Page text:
San Diego County Superior Court
The new San Diego County Superior Court in downtown San Diego. Photo by Chris Stone

Officials unsealed a grand jury indictment Thursday charging three San Diegans with targeting Navy service members in a conspiracy to commit fraud, grand theft, forgery and identity theft.

Authorities accuse the defendants of bilking victims out of nearly $5 million by selling them thousands of unnecessary life insurance policies.

The indictment alleges that Paul Flanagan, 54, Ranjit Kalsi, 52 and Gregory Martin II, 49,  sold 4,700 policies and annuity contracts to service members who already had insurance through the Navy.

Prosecutors contend that the defendants, through their company, Go Navy Tax Service, misrepresented  the company’s services.

They allegedly opened bank accounts in the service members’ names to make automatic payments toward policy premiums. Victims, however, believed they were signing up for retirement accounts or other services, not insurance.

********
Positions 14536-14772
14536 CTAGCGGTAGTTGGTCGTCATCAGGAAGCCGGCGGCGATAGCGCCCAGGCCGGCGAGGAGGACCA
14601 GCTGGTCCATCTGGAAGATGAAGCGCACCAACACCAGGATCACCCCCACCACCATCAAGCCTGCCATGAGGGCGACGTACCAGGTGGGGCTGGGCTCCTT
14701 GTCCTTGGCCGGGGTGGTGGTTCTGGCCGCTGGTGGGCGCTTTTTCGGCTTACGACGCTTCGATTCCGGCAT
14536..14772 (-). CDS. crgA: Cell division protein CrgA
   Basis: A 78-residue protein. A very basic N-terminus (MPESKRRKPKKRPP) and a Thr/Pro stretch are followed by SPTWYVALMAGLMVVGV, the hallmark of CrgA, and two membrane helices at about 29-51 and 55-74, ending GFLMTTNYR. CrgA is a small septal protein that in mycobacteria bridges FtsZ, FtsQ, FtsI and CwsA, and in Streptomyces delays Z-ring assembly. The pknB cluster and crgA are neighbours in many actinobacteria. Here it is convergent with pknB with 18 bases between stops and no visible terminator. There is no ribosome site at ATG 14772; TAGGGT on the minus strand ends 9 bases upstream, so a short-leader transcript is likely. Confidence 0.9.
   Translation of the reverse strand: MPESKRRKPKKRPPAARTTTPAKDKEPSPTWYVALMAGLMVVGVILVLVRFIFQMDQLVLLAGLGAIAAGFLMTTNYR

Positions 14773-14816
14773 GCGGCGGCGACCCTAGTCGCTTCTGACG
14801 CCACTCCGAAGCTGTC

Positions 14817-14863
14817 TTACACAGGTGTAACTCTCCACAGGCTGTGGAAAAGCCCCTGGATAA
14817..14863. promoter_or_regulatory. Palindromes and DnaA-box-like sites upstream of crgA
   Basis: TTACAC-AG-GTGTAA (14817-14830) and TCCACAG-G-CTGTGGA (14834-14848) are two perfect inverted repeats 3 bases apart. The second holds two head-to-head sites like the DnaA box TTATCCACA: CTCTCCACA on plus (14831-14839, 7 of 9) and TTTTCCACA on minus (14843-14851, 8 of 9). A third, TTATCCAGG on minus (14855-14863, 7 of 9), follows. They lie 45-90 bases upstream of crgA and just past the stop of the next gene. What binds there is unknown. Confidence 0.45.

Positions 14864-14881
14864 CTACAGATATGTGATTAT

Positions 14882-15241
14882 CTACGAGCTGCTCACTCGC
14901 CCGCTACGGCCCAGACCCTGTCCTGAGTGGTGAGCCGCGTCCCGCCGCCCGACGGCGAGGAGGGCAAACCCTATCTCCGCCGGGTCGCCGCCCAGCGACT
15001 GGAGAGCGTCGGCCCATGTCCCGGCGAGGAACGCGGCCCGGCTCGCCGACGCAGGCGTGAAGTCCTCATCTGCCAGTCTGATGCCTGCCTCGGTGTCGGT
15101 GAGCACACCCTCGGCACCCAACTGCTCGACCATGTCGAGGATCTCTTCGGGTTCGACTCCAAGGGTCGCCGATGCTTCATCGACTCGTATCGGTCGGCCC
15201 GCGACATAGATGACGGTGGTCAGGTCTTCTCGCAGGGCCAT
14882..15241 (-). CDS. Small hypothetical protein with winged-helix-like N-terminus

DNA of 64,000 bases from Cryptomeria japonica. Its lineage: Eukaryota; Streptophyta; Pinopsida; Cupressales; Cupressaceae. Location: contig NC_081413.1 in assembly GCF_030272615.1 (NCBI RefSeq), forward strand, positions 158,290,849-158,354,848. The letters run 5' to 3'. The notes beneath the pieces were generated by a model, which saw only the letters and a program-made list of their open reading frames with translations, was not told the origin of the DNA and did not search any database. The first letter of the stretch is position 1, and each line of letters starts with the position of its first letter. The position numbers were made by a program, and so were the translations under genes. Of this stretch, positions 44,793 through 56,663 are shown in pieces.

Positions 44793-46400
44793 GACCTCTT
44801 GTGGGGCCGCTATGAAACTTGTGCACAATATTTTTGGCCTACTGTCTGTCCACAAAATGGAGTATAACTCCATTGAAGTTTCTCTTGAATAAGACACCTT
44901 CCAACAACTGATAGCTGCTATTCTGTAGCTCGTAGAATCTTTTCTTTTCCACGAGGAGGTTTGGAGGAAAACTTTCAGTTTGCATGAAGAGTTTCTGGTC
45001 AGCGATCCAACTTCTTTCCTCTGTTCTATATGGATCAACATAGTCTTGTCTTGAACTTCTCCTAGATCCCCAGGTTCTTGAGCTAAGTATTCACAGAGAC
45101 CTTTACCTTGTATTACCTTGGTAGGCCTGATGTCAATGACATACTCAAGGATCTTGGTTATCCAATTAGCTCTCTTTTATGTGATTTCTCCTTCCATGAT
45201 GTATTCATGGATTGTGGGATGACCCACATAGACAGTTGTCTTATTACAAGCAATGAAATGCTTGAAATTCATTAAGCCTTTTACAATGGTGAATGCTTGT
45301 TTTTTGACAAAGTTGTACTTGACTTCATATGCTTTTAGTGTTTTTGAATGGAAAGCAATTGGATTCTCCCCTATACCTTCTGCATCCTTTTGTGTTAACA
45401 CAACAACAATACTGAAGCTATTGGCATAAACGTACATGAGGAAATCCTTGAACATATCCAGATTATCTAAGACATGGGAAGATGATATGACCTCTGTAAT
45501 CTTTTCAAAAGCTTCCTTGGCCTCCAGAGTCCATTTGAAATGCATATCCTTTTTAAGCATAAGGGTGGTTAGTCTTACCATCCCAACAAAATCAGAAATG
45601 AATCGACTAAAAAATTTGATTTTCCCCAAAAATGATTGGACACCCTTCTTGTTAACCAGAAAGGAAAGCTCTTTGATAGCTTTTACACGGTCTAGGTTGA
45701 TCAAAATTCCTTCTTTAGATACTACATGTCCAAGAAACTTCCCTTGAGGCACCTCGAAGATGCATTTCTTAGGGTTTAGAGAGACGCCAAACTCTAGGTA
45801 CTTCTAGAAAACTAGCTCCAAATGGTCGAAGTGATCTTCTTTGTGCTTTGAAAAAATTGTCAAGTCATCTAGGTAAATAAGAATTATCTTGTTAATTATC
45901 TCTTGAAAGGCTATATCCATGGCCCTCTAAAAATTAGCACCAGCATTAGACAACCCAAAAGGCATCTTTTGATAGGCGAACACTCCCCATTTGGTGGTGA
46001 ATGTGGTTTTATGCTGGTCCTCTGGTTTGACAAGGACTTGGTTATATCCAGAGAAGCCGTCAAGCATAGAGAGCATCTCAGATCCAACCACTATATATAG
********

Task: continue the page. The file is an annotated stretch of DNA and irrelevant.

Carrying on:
Flanagan, the company’s owner, pleaded not guilty to nearly 70 felony counts at the downtown San Diego courthouse Thursday.

Kalsi and Martin allegedly did the bulk of the sales out of the company’s office, a trailer located near  Naval Base San Diego on 32nd Street. They appeared in court Wednesday afternoon.

The defendants face more than 20 years in prison if convicted of all counts, according to the San Diego County District Attorney’s Office. Prosecutors allege the defendants reaped around $4.8 million from the scheme.

Flanagan’s attorney, Earll Pott, said outside court that the allegations against his client were “mystifying.” Service members, he said, should have been well aware from bank statements that their accounts were being accessed and why.

The attorney said, “The disturbing thing about this prosecution is the suggestion that the government’s going to come in and second-guess whether or not you need these particular financial vehicles. There’s nothing illegal about getting more insurance or having another investment vehicle that helps you feel more secure in their retirement.”

The investigation into the alleged fraud began last year, on the basis of complaints sent to the Attorney General’s office.

“The victims of this scam were young women and men serving our country who were essentially tricked into signing up for something they didn’t need and couldn’t afford.” District Attorney Summer Stephan said.

The defendants are due back in court Wednesday.

– City News Service